For further information about this study, please contact:

Megan Tam
Vice President
613-230-2200 ext. 3095

On behalf of HRSDC, thank you for your help on this important study.

Tuesday, November 3, 2009

Practical Applications - Exempting Your Child from Core French

It's one thing to discuss the big picture of how things should work in the world of special education. It can often be quite another thing to attempt to navigate through that maze on the ground.

I received a question last week asking about how to obtain an exemption from core French for a special needs child in Nova Scotia.
We have requested on several occasions that our son be exempted from French at school because of his disability (PDD-NOS/NLD). We have been told that the school is unable to exempt any student from French and that he will have to continue to take it even though there is no reasonable expectation that he will learn to use it. The school has offered an IPP (although it was never put in place, he currently draws pictures in French class) but we wanted him removed from French so that he could use those classes for organization and catch up (or maybe even some tutorial). We have been told there is no way around this although there are other children in the school who have been exempted from French. What is your take on this?
I ran into this last year with my oldest daughter. Ironically, she has always enjoyed French but I knew the time would come when it would be way over her head. Frankly, I was surprised that it took until Grade 8 before that occurred.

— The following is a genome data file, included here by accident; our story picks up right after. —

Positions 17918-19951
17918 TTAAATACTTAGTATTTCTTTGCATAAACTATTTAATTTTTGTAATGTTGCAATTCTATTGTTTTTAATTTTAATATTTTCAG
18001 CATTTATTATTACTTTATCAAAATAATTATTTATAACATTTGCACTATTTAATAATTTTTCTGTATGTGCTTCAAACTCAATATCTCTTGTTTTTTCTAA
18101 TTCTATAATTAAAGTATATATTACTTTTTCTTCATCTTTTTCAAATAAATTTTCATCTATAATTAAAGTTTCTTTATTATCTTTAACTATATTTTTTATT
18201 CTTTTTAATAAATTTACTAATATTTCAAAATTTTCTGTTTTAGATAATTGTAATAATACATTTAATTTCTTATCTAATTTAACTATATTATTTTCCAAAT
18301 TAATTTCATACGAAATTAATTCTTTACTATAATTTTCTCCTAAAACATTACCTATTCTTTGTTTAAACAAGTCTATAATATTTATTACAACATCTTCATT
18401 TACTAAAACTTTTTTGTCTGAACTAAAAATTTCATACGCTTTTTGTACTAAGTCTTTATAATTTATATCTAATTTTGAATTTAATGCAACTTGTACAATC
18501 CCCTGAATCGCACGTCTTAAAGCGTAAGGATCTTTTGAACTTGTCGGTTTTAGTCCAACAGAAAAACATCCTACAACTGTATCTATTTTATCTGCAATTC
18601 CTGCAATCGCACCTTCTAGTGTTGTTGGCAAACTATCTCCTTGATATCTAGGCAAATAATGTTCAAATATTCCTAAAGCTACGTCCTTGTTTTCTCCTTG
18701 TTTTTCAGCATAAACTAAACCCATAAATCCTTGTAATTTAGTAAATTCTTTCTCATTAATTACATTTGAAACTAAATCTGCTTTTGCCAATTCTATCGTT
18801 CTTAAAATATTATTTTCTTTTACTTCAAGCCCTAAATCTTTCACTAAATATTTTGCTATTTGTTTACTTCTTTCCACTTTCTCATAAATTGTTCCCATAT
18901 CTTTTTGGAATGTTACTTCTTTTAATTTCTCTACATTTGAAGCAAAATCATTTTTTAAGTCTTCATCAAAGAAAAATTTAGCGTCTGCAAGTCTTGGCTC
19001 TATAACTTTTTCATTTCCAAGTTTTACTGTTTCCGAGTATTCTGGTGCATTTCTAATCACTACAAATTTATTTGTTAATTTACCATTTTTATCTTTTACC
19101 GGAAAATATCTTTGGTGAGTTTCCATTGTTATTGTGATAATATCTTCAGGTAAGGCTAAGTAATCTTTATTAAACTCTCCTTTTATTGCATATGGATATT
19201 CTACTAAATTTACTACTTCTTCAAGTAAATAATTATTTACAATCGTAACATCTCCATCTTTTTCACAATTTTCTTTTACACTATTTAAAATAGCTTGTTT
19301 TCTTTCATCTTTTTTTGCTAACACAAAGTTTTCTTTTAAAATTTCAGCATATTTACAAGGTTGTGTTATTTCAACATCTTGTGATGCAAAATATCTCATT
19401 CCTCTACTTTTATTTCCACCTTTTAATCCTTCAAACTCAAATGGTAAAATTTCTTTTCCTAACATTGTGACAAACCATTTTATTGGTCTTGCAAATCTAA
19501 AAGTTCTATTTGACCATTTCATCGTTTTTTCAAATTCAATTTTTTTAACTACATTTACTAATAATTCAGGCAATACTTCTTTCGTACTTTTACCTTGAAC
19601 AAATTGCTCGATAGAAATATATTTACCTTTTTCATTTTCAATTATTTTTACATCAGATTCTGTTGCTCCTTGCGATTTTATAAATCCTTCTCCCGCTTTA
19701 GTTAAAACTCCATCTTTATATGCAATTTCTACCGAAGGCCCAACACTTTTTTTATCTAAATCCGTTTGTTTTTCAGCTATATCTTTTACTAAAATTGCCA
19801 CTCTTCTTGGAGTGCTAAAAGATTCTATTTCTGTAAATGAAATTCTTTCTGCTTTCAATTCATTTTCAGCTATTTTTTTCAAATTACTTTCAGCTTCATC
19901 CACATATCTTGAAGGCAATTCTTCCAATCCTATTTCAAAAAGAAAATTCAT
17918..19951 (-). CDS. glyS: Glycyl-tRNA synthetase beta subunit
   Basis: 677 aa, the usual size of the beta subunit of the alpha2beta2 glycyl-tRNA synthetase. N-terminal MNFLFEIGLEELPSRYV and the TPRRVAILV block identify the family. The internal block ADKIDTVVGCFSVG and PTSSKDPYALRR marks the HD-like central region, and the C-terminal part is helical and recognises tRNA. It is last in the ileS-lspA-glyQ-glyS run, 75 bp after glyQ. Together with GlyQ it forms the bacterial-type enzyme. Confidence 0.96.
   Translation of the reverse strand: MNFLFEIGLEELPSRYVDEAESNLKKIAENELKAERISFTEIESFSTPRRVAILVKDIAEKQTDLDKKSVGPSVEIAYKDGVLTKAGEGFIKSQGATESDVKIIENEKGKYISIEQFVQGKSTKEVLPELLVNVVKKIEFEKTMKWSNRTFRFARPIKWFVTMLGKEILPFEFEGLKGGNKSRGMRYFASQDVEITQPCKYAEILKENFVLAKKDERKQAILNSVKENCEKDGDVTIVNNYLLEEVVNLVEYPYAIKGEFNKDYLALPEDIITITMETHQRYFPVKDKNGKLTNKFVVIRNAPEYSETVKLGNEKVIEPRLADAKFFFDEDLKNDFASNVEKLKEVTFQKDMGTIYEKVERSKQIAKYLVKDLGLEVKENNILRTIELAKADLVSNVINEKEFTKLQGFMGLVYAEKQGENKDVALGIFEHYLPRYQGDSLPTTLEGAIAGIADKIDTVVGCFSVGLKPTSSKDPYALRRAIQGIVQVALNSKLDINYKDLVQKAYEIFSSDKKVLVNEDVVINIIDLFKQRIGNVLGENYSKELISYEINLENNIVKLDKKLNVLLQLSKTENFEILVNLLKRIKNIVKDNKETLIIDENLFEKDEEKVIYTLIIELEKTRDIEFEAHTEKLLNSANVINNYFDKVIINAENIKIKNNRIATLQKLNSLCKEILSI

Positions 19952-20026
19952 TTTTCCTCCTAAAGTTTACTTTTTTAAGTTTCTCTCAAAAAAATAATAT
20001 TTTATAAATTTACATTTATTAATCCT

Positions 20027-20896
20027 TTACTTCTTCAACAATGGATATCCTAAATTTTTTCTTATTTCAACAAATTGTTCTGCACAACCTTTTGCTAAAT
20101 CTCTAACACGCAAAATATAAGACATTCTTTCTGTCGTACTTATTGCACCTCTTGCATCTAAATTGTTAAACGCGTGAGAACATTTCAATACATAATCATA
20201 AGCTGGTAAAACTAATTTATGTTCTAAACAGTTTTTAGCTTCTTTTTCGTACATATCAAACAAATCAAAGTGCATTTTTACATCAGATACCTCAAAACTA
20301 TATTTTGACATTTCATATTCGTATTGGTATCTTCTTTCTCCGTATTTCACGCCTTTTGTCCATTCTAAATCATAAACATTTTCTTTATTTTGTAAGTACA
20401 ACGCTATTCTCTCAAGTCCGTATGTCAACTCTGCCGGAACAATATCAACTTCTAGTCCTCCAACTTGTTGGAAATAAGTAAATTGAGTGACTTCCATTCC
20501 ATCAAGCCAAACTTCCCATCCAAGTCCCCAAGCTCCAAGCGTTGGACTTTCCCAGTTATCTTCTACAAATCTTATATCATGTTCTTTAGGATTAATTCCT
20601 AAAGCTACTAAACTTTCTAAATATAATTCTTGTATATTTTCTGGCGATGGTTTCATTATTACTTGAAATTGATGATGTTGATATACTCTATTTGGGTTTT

Also, somewhat ironically, although I had questioned the school about the possibility of a French exemption when she started Middle School, the thought never even entered my mind the night I wrote a note in the communication book complaining about the French homework she had brought home. Homework which involved translating whole sentences and which was way beyond her ability. Imagine my surprise to get a note home the next day saying that 'they' understood completely and would be applying for a French exemption for my daughter.

For those not so lucky, let's take a look at how the process of obtaining an exemption should works. Although, first, I should point out that "Core French" is only mandatory from Grades 4 through 9; after that it becomes an elective and the problem is effectively solved.

Much like we discussed in a previous post which set out the relationship between legislation, regulations and policy, the policies of any particular school must be in line with those of their school board. Which, in turn, must be in line with the Department of Education's policies in the relevant area.

As a parent being refused some accommodation, service or plan for your child, you will want want to follow this hierarchy from the top down in order to gather the information you need to make a sound argument. Meaning that first you would look to the Education Act to see if your situation is covered there. Whether or not it is, you would continue through a search of the both the Ministerial and Governor in Council Regulations made under the Act. Then you would continue to search the relevant Department of Education policies and finally your own school board policies.